The International Olympic Committee's medical panel has unanimously approved two new tests, aimed at identifying the performance-enhancing drug EPO. The decision, taken in Lausanne, paves the way for the tests to be used at next month's Olympic GameThis content was published on August 1, 2000 - 15:40
For that to happen, however, the tests must first be approved by the IOC's lawyers. A final decision would then be taken at the Committee's executive board meeting at the end of August.
IOC officials said they were keen to see the tests implemented in time for the Games, but stressed that they could not run the risk of a flood of inaccurate results.
The two tests were independently developed by French and Australian scientists. The French claim that their test can differentiate between natural and artificial EPO in urine, while the Australians procedure is supposed to detect changes in the blood caused by the administration of the drug.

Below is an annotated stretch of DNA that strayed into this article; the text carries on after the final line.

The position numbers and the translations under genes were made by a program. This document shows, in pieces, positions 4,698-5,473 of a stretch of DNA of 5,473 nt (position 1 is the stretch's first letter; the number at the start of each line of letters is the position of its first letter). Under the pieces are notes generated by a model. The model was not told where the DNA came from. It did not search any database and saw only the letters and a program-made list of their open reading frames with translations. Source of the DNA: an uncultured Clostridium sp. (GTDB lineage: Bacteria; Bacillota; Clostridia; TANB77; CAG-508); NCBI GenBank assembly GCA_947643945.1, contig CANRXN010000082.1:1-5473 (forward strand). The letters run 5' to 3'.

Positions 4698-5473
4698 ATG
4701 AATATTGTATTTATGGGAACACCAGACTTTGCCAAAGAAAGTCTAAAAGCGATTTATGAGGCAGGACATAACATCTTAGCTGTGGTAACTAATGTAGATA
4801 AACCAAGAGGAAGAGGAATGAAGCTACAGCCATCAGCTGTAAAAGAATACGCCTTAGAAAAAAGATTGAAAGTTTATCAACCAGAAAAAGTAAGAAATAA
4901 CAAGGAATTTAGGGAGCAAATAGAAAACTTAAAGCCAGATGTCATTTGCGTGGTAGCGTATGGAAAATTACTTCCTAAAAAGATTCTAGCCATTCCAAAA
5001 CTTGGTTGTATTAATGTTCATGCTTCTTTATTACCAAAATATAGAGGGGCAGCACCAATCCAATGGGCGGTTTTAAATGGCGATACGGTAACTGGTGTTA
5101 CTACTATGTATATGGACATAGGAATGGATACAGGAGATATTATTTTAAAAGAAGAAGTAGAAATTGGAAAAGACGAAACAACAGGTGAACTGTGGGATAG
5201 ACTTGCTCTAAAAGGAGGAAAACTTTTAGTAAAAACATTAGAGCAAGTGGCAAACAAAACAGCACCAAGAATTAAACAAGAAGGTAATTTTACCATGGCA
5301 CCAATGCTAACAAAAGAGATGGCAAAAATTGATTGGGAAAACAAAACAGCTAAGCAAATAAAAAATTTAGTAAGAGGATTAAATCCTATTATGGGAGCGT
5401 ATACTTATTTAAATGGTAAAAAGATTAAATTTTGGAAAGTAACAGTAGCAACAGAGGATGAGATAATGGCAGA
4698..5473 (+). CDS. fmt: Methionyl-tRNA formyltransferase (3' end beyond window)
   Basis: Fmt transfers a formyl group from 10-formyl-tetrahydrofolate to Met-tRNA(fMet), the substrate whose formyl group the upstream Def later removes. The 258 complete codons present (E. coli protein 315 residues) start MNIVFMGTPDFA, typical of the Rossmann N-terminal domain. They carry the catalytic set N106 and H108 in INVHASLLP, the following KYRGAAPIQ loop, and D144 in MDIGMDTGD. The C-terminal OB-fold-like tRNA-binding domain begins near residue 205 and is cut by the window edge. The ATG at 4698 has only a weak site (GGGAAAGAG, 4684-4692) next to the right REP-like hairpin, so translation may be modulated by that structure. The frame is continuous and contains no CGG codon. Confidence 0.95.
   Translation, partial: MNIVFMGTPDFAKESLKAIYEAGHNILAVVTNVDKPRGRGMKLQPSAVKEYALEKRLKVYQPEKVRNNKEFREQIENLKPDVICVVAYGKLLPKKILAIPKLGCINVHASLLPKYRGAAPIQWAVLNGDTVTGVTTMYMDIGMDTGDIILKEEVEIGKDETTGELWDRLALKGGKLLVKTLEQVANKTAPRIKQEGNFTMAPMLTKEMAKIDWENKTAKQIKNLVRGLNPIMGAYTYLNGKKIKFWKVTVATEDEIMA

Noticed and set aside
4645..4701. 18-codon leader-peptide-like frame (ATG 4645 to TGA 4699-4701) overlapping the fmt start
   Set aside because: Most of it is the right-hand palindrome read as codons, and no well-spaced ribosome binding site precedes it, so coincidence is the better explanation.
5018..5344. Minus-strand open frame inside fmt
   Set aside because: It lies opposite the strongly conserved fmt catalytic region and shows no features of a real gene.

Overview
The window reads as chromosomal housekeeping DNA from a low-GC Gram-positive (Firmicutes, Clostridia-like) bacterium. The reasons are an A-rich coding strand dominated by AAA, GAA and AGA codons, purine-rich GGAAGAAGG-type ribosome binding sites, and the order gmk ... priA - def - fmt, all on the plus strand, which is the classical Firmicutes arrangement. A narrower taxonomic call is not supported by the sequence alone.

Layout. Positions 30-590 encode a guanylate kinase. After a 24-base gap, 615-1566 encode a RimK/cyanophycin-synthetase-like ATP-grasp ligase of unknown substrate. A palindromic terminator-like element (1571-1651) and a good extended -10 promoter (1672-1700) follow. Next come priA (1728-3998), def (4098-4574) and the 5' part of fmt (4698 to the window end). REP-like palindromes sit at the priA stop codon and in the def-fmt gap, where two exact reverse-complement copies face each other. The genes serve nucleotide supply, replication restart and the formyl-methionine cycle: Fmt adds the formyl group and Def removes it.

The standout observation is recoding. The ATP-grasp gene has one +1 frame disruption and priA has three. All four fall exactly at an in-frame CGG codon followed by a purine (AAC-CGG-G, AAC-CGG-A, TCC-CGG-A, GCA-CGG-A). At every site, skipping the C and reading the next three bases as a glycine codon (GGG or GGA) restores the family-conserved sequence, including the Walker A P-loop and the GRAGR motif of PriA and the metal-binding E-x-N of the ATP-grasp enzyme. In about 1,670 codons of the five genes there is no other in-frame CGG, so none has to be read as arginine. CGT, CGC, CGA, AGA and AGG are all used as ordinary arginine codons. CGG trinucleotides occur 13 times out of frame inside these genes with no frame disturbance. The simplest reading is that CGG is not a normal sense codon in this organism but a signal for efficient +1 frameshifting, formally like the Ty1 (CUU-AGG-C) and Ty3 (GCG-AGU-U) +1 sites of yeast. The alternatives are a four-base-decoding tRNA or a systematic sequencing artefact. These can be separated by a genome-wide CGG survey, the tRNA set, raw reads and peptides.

Initially developed in the 1980s to treat anaemia in kidney patients, EPO, or erythropoietin, boosts the production of red-blood cells, increasing the rate at which oxygen is absorbed into the blood stream. Experts believe its use can improve sporting performances by up to 15 percent.
EPO came to international prominence in 1998 when vials of the drug were found in an official vehicle of one of the teams competing in cycling's Tour de France.
Earlier this year, the International Cycling Union refused to implement a test for EPO in time for the latest Tour, saying more studies were needed to prove the test's efficiency.
swissinfo with agencies
This article was automatically imported from our old content management system. If you see any display errors, please let us know: email@example.com